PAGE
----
What is World AIDS Day?

World AIDS Day takes place on 1 December each year. It’s an opportunity for people worldwide to unite in the fight against HIV, to show support for people living with HIV, and to commemorate those who have died from an AIDS-related illness. Founded in 1988, World AIDS Day was the first ever global health day.

Why is World AIDS Day Important?

Over 105,000 people are living with HIV in the UK. Globally, there are an estimated 38 million people who have the virus. Despite the virus only being identified in 1984, more than 35 million people have died of HIV or AIDS-related illnesses, making it one of the most destructive pandemics in history.

Today, scientific advances have been made in HIV treatment, there are laws to protect people living with HIV and we understand so much more about the condition. Despite this, each year in the UK over 4,139 people are diagnosed with HIV, people do not know the facts about how to protect themselves and others, and stigma and discrimination remain a reality for many people living with the condition.

World AIDS Day is important because it reminds the public and government that HIV has not gone away – there is still a vital need to raise money, increase awareness, fight prejudice and improve education.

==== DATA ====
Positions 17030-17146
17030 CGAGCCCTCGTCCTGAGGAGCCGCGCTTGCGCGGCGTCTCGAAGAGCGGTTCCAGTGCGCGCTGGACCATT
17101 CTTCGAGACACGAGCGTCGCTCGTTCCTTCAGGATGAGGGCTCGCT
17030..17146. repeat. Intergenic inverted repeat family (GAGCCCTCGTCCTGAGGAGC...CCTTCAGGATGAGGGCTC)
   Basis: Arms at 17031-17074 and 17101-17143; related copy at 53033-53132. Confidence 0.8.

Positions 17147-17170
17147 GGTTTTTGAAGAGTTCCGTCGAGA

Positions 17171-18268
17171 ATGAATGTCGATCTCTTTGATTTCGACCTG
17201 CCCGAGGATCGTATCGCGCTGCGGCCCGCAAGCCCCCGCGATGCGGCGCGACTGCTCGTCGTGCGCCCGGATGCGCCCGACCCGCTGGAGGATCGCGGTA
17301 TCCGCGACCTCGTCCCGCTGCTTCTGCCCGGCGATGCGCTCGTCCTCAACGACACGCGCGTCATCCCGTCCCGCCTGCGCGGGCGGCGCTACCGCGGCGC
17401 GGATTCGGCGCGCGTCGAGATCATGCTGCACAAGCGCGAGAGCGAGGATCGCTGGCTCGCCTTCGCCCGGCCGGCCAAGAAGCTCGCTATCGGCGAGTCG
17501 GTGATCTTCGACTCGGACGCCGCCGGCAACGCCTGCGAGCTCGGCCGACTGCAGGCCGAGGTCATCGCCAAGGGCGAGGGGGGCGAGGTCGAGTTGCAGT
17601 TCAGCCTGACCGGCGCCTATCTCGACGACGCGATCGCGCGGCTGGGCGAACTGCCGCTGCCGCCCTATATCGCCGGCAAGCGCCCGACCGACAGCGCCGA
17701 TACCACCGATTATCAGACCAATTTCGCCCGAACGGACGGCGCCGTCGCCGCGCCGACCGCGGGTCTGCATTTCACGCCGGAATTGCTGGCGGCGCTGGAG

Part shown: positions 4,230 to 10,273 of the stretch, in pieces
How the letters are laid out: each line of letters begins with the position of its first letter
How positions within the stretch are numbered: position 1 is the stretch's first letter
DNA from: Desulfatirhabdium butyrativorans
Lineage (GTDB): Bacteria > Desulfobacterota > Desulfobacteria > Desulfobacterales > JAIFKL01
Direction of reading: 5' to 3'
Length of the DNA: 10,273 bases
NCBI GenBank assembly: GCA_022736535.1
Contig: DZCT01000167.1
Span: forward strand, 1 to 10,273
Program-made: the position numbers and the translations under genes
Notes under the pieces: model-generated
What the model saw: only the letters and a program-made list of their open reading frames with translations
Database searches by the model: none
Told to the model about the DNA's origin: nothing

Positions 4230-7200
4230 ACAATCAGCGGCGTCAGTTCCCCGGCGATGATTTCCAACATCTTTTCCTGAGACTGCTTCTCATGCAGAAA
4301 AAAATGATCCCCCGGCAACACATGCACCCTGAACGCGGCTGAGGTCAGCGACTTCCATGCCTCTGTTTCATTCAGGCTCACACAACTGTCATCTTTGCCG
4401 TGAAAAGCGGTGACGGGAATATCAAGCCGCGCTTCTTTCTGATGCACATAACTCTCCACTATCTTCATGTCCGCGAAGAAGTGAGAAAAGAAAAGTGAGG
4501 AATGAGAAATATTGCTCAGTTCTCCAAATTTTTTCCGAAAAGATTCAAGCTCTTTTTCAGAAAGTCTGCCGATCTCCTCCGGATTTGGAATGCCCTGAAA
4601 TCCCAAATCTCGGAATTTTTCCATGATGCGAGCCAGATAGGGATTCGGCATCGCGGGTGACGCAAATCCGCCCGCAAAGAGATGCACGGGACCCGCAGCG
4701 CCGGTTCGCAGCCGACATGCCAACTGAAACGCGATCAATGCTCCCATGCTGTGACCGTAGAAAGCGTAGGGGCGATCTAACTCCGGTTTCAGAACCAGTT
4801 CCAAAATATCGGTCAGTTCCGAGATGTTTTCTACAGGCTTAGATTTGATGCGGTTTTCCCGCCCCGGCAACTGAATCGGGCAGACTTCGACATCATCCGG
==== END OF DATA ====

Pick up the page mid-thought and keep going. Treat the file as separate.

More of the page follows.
National AIDS Trust

More about World AIDS Day

HIV transmission and prevention

HIV stigma can affect the emotional wellbeing and mental health of people living with HIV, and it can lead to feelings of shame, fear of disclosure, despair, and isolation. These feelings can keep people from getting tested and treated for HIV.

There are many myths that surround HIV, including how you can get HIV. HIV lives in the blood and in some body fluids. There is no risk of HIV being passed on by shaking hands, using a toilet, kissing, or sharing cups or plates.

For facts about HIV, visit: Transmission and prevention | aidsmap

Get tested

Getting tested is the only way to find out if you have HIV. If you are living with HIV, starting treatment early means you can live a full, healthy and productive life.

Free and confidential HIV tests are available from NHS services Over the Rainbow at Sexual Health Dorset, or online for self-testing at home.

Call us at Over The Rainbow

For more information or support call 0300 303 1948 to speak to a sexual health adviser.

Order online for self-testing at home

You can order a free kit to get tested for HIV in Dorset. Free, discreet, and confidential service. Visit www.sh24.org.uk